Respondent also argues that the amount of the fees and costs awarded should be multiplied by 18%, i.e., or 3/17, due to its assertion that frivolous arguments were found in only 3 of 17 dockets. We fail to see the logic of this argument. The Commission sought to compensate petitioner for its cost to address respondent's frivolous defenses. It matters not whether the frivolous defenses applied to 1 or 17 dockets. If petitioner reasonably spent $23,000 to rebut these defenses, it is irrelevant how many dockets were involved. As in most multiple-docket cases presented to the Commission, the amount at issue can vary significantly. Dockets are a function of the assessments issued by respondent. It only makes sense that a party may spend more resources asserting its position in a docket at which more is at stake than a docket where relatively little is at stake. Thus, to adopt a rule that any award of fees and costs must be reduced by the percentage of dockets involved would only distort the most well-reasoned basis for awarding fees and costs.

As indicated above, all specific and non-specific charges for attorney fees, less those associated with Phase 3, amounts to $22,696. After deducting the 2% discount, the total amount of eligible attorney fees is $22,242. After adding this number to the total eligible costs, i.e., $1,296, the total award to petitioner is $23,538.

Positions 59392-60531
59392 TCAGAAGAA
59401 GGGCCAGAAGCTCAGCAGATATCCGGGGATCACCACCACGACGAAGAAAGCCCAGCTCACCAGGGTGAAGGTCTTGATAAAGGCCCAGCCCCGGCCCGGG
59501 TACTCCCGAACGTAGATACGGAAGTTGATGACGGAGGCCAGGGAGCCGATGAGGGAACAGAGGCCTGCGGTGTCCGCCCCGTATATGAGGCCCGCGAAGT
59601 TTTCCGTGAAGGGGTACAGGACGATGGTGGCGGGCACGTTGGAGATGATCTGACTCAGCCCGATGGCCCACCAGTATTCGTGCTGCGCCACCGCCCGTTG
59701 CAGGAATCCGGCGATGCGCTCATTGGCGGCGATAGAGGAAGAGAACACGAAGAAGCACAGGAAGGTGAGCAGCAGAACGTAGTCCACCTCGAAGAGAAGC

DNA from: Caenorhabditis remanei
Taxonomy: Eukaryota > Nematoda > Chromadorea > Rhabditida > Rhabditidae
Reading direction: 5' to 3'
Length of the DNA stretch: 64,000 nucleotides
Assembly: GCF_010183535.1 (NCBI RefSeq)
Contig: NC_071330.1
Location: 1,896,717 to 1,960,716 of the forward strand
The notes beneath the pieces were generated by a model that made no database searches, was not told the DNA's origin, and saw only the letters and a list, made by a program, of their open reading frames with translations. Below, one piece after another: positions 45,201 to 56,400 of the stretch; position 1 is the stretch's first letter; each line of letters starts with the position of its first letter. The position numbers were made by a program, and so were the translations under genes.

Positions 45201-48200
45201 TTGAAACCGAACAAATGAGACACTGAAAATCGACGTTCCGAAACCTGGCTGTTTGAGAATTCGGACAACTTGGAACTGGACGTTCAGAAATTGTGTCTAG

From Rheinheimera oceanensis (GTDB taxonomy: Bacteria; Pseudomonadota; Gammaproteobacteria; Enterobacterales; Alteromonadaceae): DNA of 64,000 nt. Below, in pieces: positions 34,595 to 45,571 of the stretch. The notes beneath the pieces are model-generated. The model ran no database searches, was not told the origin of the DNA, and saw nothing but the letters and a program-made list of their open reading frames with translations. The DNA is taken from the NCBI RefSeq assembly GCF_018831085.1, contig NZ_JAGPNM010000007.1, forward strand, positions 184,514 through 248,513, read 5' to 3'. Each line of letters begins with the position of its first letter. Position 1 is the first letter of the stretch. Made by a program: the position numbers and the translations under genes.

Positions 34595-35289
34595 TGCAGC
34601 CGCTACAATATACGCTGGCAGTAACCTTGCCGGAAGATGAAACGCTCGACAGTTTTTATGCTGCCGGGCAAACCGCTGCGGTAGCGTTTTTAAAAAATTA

1. Petitioner's motion for costs is granted in part and denied in part.

2. Respondent shall remit $23,538 in total fees and costs under section 814.025.

Dated at Madison, Wisconsin, this 2nd day of June, 2004.


Don M. Millis, Commission Chairperson


1 In its response, respondent spent considerable space challenging the Commission's conclusion that it possessed the authority to assess costs under section 814.025. In response to a motion by petitioner to strike this material in respondent's brief, the Commission, on May 19, 2004, granted the motion to strike and reiterated that the Commission would not revisit the issue of the Commission's authority to entertain motions under section 814.025.

2 It may appear that the Commission is inconsistent in allowing activities related to developing the factual record on summary judgment to be included in eligible costs, yet disallowing petitioner's costs related to preparation and conduct of the hearing. We believe there is no inconsistency. The bulk of the testimony at trial that was related to one of respondent's frivolous defenses was the testimony of petitioner's expert who explained how petitioner's activities abated pollution. In the Decision and Order, the Commission concluded that respondent's position on this issue was not frivolous with respect to summary judgment because petitioner had not made the necessary factual record and determined it was an issue for trial. However, once the uncontradicted testimony was received, the Commission determined that the maintenance of respondent's position was frivolous. Thus, it was necessary for petitioner to make a sufficient factual record on the abatement issue, and it would be imprudent to award fees and costs of petitioner to present this testimony.

3 This Ruling and Order is issued by a single Commissioner under the authority provided by section 73.01(4)(em)2 of the Statutes as created by 2003 Wisconsin Act 33, § 1614d.